History starts beginning 1928 in Salo (Finland), where Messrs Nordell and Koskinen built crystal receivers for the new Finish broadcasting station. Rapidly other radios followed, on battery and in 1930 on home electricity. In 1945, after WO II, the company was renamed SALORA oy. This name was a combination of the town SALO and the product RAdio. "Salora" grew and 15,000 radios were produced yearly by 300 people.
In 1957 Salora started the production of black/white TV-sets and in the beginning of the seventies, 2,000 people were employed and they built 1,000 TV-sets per day. At the end of the fifties they started the production of wireless phones for the army and the railways.
In 1966 the export of televisions to Sweden was starting and at the end of the seventies 60% of the production was destined for export. In 1978 a co-operation was founded with NOKIA – under the name MOBIRA – for the production of mobile phones.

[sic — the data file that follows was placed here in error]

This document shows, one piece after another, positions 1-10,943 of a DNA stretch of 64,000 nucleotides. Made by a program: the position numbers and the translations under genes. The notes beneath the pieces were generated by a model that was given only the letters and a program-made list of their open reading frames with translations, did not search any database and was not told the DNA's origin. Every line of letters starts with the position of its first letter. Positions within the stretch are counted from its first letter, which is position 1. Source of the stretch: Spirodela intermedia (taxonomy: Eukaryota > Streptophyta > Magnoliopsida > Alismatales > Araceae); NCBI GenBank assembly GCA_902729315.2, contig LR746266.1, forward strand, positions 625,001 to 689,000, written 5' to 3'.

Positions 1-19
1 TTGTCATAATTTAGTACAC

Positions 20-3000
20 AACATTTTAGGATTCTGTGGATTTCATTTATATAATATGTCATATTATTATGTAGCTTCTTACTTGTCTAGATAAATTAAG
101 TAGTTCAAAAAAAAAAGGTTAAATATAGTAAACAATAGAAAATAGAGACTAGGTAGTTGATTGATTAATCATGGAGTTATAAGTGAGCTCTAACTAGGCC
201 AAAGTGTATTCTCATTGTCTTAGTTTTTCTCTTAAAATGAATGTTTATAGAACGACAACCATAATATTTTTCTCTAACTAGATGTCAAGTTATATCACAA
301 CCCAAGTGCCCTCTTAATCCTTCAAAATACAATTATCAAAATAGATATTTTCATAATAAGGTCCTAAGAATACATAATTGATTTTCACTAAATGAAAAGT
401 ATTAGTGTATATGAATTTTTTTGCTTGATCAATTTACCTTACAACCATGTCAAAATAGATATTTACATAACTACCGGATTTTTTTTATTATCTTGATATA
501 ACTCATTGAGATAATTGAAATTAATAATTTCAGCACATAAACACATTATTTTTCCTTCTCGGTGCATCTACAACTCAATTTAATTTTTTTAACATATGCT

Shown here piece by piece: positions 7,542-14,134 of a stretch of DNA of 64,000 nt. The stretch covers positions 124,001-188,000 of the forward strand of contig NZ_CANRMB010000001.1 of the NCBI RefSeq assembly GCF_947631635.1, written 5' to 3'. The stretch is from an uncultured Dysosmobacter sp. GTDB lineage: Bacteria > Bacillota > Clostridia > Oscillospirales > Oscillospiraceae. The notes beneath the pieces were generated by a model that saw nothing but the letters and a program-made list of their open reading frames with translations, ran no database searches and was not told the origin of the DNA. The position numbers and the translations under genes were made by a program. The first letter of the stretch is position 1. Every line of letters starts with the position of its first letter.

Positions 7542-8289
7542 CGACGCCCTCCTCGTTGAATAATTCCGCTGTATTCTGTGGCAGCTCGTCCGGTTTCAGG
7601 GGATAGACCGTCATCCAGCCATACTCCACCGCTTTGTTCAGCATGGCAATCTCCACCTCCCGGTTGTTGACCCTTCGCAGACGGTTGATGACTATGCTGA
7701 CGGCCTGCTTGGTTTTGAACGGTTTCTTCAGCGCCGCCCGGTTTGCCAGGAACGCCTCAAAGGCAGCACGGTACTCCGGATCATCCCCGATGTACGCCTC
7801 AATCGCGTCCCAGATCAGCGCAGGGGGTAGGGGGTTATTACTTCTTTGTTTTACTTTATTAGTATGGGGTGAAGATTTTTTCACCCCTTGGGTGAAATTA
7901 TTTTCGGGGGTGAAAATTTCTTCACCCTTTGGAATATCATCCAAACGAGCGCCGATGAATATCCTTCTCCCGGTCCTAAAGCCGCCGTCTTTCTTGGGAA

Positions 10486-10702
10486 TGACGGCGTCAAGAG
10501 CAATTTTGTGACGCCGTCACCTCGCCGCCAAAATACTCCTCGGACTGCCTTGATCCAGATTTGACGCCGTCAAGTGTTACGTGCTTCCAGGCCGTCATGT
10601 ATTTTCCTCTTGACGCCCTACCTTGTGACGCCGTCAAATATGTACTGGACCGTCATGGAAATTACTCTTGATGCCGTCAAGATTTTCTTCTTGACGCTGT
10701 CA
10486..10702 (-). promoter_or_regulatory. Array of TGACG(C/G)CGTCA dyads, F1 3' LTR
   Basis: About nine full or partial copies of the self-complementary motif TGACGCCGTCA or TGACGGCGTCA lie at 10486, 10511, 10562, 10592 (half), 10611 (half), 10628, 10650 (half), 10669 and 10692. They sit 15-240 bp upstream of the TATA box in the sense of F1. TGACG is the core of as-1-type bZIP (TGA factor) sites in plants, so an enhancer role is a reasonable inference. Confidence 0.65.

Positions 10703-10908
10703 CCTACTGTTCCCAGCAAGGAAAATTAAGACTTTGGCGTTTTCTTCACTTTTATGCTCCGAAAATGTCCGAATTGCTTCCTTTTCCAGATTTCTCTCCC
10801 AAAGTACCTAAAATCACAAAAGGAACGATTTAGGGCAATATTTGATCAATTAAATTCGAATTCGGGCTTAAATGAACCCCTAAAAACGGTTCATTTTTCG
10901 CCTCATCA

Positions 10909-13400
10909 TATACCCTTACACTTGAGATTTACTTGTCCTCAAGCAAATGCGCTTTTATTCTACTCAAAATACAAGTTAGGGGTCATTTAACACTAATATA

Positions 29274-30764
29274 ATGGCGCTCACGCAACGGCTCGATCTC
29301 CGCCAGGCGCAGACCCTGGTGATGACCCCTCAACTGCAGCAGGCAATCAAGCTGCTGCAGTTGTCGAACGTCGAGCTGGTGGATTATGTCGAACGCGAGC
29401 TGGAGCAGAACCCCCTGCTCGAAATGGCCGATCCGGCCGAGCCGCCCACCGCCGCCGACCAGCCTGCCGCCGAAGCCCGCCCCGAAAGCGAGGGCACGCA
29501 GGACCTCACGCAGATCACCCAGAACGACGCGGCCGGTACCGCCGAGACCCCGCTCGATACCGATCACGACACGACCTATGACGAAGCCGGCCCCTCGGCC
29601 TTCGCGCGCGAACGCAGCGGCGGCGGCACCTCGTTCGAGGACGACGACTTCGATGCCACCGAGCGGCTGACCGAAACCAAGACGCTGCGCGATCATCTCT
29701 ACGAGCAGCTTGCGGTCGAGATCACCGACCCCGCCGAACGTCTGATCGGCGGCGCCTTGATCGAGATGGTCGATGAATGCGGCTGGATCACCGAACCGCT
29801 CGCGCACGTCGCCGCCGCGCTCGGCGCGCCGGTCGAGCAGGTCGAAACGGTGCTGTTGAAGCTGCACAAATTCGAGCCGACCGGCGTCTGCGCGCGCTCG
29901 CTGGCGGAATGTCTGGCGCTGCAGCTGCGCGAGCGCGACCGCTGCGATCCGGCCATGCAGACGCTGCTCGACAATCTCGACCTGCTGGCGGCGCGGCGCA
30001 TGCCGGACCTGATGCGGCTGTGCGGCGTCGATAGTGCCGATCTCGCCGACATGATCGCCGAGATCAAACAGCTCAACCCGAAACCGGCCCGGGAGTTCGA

In 1981 monitors for IBM were taken into production as well. Thereafter, in 1982, the mobile phone division was sold to NOKIA and in 1984 NOKIA bought the majority of the SALORA shares. In the same year SALORA started to make TV-sets for a famous Japanese brand (HITACHI) for the total European market. In 1992 NOKIA took over SALORA completely.
In February 2006 the brandname SALORA is being secured and from now on Albers Trading B.V. will supply her complete range of products under the name SALORA.FINLUX (WAS) is a brand of consumer electronic related products, ranging from radio receivers to plasma televisions and DVD players; it was also the name of two companies that owned the brand. Over the years, the brand has been owned by several international companies. As of 2009, it is owned by the Turkish electronics manufacturer Vestel. (OMG WTF !!!!!)